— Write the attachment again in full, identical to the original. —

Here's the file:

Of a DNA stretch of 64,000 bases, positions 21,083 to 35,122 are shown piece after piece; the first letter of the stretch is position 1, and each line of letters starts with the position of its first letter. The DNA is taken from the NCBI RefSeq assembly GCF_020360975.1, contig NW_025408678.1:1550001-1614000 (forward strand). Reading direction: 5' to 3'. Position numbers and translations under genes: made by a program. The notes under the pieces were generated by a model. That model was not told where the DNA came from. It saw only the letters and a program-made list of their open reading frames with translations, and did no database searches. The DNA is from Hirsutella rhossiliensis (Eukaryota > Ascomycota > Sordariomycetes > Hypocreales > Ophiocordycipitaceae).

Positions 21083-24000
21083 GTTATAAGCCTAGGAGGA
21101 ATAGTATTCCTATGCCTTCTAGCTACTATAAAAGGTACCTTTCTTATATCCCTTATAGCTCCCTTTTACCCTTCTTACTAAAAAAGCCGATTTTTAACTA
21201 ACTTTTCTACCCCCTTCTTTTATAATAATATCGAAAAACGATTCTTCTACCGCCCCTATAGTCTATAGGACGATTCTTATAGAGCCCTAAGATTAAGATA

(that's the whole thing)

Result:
Of a DNA stretch of 64,000 bases, positions 21,083 to 35,122 are shown piece after piece; the first letter of the stretch is position 1, and each line of letters starts with the position of its first letter. The DNA is taken from the NCBI RefSeq assembly GCF_020360975.1, contig NW_025408678.1:1550001-1614000 (forward strand). Reading direction: 5' to 3'. Position numbers and translations under genes: made by a program. The notes under the pieces were generated by a model. That model was not told where the DNA came from. It saw only the letters and a program-made list of their open reading frames with translations, and did no database searches. The DNA is from Hirsutella rhossiliensis (Eukaryota > Ascomycota > Sordariomycetes > Hypocreales > Ophiocordycipitaceae).

Positions 21083-24000
21083 GTTATAAGCCTAGGAGGA
21101 ATAGTATTCCTATGCCTTCTAGCTACTATAAAAGGTACCTTTCTTATATCCCTTATAGCTCCCTTTTACCCTTCTTACTAAAAAAGCCGATTTTTAACTA
21201 ACTTTTCTACCCCCTTCTTTTATAATAATATCGAAAAACGATTCTTCTACCGCCCCTATAGTCTATAGGACGATTCTTATAGAGCCCTAAGATTAAGATA